Male sexual assault – dispelling the myths

Male sexual assault is a serious crime that is often “hidden” from the publics view for a number of complex sociological reasons.  For some this blog entry will be stating the blindingly obvious, for others it might be the first time they have thought about this issue.  For others however, I hope it will begin to break down some lingering myths around male sexual assault.

Male rape is not a new phenomenon, but it is only just beginning to be fully recognized by our legal system. It only became a specific legal offence in 1994.

Some people refuse to believe that male rape (or sexual assault) happens regularly enough for it to be considered as a serious policy issue.  This is far from the truth.  Although men are disproportionately the perpetrators of sexual offences, recorded crime shows that men are also victims of it.

There is an on-going myth that male sexual assault is somehow related to either the perpetrators or the victim’s sexuality.  Firstly, it should be noted that the majority of male sexual attacks are undertaken by heterosexual men on heterosexual men.  Secondly it should be noted that rape, in the act itself (whether it be on a women or a man) has been shown to be about control, power and dominance not about sex or sexuality.

Men are often considered to be in a better situation to “get over it” than women because they are more robust and do not risk pregnancy.  Rubbish, men have the same potential to feel shame, self-blame and guilt as women.  For some men, being sexually assaulted can lead to serious long-term consequences that should not be underestimated.  Whilst being assaulted some men experience erections and sometimes ejaculations.  This can lead to the victim questioning their sexuality; it can result in erection problems or an inability to ejaculate.  It can lad to the victim questioning whether they might have sub-consciously “wanted it”.  None of the physical reactions imply there was consent or even genuine sexual arousal.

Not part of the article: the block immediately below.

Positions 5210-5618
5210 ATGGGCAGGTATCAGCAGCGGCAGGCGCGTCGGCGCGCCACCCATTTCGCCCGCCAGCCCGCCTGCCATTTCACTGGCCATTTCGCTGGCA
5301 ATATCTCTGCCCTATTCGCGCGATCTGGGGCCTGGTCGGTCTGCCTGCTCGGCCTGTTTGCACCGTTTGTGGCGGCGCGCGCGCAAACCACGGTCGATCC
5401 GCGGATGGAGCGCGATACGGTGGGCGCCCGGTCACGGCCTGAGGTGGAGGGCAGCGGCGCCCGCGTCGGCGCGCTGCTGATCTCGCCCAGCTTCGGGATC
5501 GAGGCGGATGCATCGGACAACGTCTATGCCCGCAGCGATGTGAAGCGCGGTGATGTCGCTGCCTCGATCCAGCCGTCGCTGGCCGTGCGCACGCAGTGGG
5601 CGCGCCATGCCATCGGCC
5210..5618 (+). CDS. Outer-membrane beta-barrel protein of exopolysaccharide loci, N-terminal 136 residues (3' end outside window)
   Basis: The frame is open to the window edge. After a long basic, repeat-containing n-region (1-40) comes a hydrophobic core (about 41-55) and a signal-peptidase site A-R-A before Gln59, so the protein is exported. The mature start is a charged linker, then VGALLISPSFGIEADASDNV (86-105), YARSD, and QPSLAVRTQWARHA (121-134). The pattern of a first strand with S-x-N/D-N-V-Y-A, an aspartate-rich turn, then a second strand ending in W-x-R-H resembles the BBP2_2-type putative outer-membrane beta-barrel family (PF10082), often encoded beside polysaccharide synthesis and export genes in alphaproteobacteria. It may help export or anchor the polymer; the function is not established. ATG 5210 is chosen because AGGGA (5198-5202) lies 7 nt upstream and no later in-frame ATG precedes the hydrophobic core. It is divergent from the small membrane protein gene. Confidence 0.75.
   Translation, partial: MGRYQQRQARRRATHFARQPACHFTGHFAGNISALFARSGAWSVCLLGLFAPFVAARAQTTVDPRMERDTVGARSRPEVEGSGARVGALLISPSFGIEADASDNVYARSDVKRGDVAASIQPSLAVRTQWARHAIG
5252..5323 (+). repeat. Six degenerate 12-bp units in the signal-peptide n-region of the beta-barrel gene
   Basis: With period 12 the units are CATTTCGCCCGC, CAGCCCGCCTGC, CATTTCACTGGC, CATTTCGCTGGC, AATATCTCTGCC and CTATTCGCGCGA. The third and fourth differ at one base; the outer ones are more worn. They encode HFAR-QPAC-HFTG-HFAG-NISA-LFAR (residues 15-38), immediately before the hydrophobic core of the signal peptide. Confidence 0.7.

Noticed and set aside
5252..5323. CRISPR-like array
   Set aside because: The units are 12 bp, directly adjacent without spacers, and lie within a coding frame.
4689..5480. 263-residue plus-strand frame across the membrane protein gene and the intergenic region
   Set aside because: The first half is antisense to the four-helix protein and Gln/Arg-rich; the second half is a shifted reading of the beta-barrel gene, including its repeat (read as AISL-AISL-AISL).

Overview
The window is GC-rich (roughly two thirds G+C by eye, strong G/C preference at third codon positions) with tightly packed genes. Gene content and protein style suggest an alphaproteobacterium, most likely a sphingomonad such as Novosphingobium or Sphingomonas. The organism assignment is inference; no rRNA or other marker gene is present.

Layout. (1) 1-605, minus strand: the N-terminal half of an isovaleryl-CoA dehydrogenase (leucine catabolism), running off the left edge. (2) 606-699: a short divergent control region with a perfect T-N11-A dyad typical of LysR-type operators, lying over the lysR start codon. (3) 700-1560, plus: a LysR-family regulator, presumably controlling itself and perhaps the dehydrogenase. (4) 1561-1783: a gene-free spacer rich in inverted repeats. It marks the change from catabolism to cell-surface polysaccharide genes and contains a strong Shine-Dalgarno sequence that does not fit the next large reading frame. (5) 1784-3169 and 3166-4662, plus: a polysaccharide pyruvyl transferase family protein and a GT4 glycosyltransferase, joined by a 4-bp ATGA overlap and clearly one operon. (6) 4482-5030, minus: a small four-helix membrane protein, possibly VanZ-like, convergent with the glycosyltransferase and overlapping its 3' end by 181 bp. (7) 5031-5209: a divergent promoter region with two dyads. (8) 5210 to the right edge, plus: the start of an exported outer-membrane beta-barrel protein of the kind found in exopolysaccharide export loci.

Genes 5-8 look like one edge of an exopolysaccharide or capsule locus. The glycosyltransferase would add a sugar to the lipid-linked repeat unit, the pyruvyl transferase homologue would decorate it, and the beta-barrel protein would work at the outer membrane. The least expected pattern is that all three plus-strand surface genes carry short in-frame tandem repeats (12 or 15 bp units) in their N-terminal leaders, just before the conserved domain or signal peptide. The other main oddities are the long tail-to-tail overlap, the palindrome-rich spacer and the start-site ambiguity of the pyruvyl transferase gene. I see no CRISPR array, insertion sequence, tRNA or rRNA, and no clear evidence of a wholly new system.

It is often said that women do not assault men.  Rubbish again.  Although the majority of male sexual assault cases reported are men attacking men, women can, and do attack men.  Often men find it hard to report such a crime for the stigma attached to it.

People often think about male sexual assault in a stereotypical sense with it only occurring in prisons or Catholic churches. People find it harder to interpret the rugby initiations sessions, or the other “normal” activities as potential locations that can lead to male assault.  Male rape, like raping a woman is disproportionately likley to be undertaken by someone the victim knows.  As a man, you are very unlikely to be raped, but incredibly unlikely to be raped by a stranger.

Male rape remains an exceptionally large taboo.  The likelihood of a victim reporting an incident remains low.  The likelihood of the police taking the victim seriously and then undertaking a proper investigation that is not plagued by false assumptions and prejudices remains lower.  If someone confides in you remember it has taken a lot of courage for them to tell you. Do not assume that the victim “has to tell police” but hand power back to the victim by offering them help by simply asking what you can do.  You can always refer them to the specialist help centres set up to help people through such terrible incidents. or ring Survivors UK on 020 73576677


Filed under sexuality

5 responses to “Male sexual assault – dispelling the myths

  1. Pingback: Power not sexuality is behind the Cardinal’s resignation | Hynd's Blog

  2. Alan-a-dale,

    “Notwithstanding the fact that women do sometimes assault men in a variety of ways, rape – of both men and women – is usually carried out by men.”

    This was already pointed out in the original post, and is already common knowledge- indeed, the great majority of people overestimate the extent to which it is true. All bringing it up again in the comments does is further marginalize male victims of sexual violence by diverting discussion of males as victims into a discussion of males as victimizers, thus reinforcing both the invisibility of male victims and the “men are strong and invulnerable” cultural attitudes you refer to.


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  4. Alan-a-dale

    Notwithstanding the fact that women do sometimes assault men in a variety of ways, rape – of both men and women – is usually carried out by men.

    Surely part of the reason for this (without getting into the psychology of individual perpetrators) is that we continue to promote an image of men in society that values the very characteristics that lead some men to carry out sexual assaults – strength, power, dominance and control.

    Sadly, for some men who cannot find a legitimate way to achieve personal power or demonstrate their strength and influence by, say, becoming a politician or joining the army, rape becomes an alternative route to personal affirmation of their masculinity.

    Rape – of either sex – is a societal problem related to how we raise boys as much as it is about the criminal behaviour of certain disturbed individuals.


  5. Martin Whiteside

    Excellent – important topic and interesting. I would be interested to know a bit more about current thinking on the power, control and dominance ‘reasons’ of the perpetrators of both male and female rape. What works in terms of addressing the underlying causes at individual and society level?


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